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Finnish banking sector stands stronger than EU average

​The Finnish banking sector is now one of Europe’s largest relative to the size of the national economy.

​The Finnish banking sector had a good year in 2018. The economic upswing, increased demand for credit, and access to inexpensive funding were reflected in banks’ balance sheets. Their capital adequacy and cost and profit efficiency remained stronger than the EU average. Structural changes continued as Nordea moved its headquarters to Finland in October. The regulatory environment was also very active.

The aggregate operating profits of the Finnish banking sector totalled €5.4 billion. There was a slight dip in profits if we eliminate the effects of structural changes and compare the figures to last year. In euros, the most negative effect for the overall results came from investments, which suffered especially due to the steep decline in share prices at the end of the year. Strong profitability enabled banks to continue their extensive IT projects and digitalisation.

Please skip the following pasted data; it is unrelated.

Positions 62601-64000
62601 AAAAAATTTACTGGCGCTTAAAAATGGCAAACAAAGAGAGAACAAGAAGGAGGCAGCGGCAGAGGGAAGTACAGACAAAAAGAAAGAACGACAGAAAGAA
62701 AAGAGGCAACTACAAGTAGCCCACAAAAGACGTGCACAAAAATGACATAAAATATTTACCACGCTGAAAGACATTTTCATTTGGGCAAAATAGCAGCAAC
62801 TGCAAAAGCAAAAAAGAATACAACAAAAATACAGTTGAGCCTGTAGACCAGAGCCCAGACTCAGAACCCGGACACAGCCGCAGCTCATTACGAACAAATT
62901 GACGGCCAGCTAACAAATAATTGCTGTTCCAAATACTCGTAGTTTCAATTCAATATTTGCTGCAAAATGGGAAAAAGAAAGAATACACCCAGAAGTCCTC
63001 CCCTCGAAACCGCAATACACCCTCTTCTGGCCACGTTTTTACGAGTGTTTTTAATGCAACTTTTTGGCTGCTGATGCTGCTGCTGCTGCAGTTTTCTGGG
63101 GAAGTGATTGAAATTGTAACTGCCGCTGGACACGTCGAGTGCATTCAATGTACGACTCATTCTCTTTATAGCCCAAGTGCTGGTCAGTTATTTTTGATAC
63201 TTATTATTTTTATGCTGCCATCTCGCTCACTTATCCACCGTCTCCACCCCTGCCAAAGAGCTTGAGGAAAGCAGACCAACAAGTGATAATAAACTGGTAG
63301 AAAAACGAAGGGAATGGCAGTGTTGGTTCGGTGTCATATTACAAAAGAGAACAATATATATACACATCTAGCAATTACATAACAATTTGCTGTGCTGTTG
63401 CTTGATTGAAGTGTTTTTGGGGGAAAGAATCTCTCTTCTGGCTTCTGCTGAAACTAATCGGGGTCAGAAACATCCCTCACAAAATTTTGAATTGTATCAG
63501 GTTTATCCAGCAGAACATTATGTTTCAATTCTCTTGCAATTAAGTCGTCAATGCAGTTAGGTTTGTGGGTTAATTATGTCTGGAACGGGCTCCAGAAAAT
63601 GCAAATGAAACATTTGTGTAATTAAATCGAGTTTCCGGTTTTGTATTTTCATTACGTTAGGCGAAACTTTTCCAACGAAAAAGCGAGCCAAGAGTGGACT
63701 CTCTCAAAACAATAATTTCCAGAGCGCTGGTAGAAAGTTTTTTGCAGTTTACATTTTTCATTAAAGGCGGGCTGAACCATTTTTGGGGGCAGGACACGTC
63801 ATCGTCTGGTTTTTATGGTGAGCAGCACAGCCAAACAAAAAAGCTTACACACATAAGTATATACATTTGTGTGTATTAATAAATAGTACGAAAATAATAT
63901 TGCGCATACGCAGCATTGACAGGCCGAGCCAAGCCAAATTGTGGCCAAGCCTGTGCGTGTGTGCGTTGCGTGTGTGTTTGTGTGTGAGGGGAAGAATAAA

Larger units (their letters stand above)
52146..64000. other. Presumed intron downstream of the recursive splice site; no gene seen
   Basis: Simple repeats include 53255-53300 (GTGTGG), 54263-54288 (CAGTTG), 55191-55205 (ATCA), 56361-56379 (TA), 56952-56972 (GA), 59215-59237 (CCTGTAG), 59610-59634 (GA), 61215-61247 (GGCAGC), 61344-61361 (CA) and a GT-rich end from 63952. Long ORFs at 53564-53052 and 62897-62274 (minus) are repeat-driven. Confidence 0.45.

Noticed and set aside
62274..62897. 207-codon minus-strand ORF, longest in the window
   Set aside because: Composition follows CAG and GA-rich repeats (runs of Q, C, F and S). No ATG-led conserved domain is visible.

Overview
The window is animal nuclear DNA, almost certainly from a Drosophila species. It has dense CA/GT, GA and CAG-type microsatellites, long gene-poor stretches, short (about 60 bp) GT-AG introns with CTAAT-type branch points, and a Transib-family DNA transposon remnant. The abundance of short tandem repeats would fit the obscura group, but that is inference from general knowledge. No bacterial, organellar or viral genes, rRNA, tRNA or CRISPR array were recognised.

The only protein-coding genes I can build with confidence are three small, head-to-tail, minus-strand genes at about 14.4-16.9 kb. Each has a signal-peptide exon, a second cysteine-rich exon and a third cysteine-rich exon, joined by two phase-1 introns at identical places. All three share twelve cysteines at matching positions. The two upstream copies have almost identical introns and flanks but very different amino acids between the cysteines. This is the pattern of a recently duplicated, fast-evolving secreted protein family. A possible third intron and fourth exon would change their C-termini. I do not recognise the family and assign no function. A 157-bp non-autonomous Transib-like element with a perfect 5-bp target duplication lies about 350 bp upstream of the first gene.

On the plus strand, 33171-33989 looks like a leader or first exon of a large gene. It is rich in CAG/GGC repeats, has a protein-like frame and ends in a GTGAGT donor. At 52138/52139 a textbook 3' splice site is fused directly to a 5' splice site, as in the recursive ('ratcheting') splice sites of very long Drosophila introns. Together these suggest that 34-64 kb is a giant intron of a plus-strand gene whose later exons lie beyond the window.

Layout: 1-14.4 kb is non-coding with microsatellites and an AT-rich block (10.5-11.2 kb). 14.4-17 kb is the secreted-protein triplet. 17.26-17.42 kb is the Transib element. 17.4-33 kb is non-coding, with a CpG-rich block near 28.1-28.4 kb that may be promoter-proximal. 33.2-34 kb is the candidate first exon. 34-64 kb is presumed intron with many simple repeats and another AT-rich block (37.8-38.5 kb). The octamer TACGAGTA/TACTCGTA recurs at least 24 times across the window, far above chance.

Banks’ capital position fell slightly from 2017 but remained above the average level of EU member states. The sector’s short-term liquidity in particular was strong. The reasons for the weaker capital adequacy ratio lay foremost in the structural changes that took place in the banking sector.

In October, Nordea moved its headquarters from Sweden to Finland. Because Finland is a member of the banking union, the entire group now falls under direct supervision of the ECB. The Finnish banking sector’s balance grew to 3.4 times the annual GDP as a result of the move. It also turned the Finnish sector into one of Europe’s largest relative to the size of the national economy. The structural changes greatly affect the comparability of the results and key figures for 2016–2018.

The regulatory environment was also very active nationally and internationally. The FIN-FSA board made several decisions regarding the use of macroprudential tools. The decisions concerned new additional capital requirements and household indebtedness. IFRS 9 Financial Instruments also entered into force at the start of the year. This increased volatility in the banking sector’s results.

Read more from the financial overview: Finnish Banking in 2018